Every person with a disability has the right to be a valued member of the community – not just in the community – but of the community.
Yet hundreds of thousands of people with disabilities across the United States are victims of discrimination who still live or spend their days in segregated settings and remain separated from their communities.
In the past, people with disabilities were institutionalized in large and usually horrific facilities. As some institutions closed, many people were transferred to other institutions like nursing facilities. Still others were placed in the “community,” but too often remain segregated in group homes, boarding houses, sheltered workshops and day programs.
Segregation in all of its forms is harmful to people with disabilities.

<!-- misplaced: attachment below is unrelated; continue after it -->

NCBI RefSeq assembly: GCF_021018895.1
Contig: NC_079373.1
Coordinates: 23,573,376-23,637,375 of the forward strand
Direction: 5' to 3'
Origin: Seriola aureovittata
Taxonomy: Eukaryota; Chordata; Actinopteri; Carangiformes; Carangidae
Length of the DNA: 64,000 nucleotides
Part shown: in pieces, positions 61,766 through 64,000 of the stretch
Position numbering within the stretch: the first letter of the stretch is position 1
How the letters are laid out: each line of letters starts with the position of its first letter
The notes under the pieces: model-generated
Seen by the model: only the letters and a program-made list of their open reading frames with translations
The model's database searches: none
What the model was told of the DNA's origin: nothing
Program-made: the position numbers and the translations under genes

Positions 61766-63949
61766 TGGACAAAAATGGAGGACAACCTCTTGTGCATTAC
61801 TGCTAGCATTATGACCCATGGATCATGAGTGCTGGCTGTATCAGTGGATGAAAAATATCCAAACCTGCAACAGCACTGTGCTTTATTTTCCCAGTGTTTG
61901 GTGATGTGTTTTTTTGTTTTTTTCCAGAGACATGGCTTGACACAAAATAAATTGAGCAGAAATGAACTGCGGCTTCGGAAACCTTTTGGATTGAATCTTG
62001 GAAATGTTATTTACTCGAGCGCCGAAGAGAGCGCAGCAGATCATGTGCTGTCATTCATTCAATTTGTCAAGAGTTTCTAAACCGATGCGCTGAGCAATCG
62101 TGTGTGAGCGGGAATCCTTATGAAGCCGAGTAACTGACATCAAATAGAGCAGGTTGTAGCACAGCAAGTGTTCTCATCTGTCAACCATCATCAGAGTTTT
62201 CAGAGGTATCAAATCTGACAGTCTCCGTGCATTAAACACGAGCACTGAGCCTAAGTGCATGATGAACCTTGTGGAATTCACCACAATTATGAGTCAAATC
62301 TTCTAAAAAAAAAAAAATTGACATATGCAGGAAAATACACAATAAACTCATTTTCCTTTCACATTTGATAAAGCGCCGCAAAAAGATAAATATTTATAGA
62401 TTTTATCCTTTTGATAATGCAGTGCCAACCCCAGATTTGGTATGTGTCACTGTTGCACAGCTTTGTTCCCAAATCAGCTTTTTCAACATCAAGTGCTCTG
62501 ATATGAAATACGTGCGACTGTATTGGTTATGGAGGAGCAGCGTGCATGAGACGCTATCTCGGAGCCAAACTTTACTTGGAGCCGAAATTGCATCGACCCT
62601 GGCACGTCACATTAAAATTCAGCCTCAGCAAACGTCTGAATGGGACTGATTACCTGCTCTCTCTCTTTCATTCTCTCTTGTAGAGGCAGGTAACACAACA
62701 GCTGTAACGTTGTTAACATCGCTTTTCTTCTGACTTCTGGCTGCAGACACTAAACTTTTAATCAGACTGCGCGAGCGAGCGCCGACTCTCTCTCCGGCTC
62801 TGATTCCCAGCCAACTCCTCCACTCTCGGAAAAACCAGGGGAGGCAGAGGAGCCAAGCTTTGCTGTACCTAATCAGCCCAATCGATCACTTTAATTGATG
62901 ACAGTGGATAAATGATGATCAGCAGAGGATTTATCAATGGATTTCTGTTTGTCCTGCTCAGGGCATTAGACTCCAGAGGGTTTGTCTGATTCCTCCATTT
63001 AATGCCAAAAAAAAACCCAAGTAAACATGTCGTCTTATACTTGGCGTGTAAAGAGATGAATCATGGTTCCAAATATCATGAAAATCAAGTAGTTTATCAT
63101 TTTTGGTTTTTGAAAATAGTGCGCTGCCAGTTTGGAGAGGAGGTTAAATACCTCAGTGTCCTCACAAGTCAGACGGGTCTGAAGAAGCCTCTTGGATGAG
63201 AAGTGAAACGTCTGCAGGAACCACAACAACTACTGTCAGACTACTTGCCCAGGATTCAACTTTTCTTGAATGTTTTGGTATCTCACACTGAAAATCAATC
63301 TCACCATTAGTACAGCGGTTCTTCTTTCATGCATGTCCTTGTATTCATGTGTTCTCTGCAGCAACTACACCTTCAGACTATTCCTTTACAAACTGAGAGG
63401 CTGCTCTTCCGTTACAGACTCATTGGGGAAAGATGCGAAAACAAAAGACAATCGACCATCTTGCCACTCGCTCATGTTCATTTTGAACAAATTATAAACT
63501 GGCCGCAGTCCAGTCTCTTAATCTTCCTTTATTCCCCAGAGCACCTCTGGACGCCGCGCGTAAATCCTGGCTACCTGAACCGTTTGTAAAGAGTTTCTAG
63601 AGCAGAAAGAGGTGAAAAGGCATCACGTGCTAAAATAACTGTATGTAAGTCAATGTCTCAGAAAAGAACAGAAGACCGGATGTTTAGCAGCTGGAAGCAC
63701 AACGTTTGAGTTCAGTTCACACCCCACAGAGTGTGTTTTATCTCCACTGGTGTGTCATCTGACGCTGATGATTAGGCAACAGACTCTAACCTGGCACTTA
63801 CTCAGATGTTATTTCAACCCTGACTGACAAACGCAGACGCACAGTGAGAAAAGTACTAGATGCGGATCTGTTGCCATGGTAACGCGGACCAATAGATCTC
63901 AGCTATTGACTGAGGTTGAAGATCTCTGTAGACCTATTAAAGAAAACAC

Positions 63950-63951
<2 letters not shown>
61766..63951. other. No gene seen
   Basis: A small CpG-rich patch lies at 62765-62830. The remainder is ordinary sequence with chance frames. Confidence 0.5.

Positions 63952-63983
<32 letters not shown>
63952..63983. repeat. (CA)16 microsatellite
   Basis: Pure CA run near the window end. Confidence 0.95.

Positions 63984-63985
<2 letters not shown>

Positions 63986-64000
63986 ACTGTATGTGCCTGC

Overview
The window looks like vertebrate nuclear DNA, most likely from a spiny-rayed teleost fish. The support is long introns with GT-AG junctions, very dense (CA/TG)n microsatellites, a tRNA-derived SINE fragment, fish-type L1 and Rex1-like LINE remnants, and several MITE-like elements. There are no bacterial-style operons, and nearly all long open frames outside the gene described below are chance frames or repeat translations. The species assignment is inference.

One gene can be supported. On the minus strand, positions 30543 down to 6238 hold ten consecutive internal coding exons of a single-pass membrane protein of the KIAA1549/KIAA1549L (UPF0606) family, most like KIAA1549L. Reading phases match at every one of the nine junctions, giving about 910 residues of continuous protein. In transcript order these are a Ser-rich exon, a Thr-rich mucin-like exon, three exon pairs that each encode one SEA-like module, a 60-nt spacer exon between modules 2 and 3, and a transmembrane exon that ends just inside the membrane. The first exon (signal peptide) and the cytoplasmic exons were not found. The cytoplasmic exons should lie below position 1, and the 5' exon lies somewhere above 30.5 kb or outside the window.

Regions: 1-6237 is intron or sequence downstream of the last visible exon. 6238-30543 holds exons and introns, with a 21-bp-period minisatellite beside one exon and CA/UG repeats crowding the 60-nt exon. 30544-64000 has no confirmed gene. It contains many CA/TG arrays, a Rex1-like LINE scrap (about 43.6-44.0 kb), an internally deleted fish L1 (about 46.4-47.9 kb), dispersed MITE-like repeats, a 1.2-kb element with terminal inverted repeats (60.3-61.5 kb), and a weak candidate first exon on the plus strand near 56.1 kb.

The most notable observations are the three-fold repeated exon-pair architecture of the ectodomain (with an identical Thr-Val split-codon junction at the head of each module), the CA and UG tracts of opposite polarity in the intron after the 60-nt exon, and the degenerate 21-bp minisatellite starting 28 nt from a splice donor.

- It robs people of a full and valued identity.
- It separates people from family, friends, neighbors, and community.
- It denies people the chance to live in real homes and have real jobs.
- It forces young people into separate and usually inferior schools.
- It makes it impossible for people to spend their leisure time where and how they choose.
- It denies people the chance to worship as they choose.
CPR’s enduring commitment to community integration for all individuals with disabilities is reflected in all of our legal and advocacy initiatives since our founding in the early 1970s.
We are determined to help everyone with a disability have a real life in the community.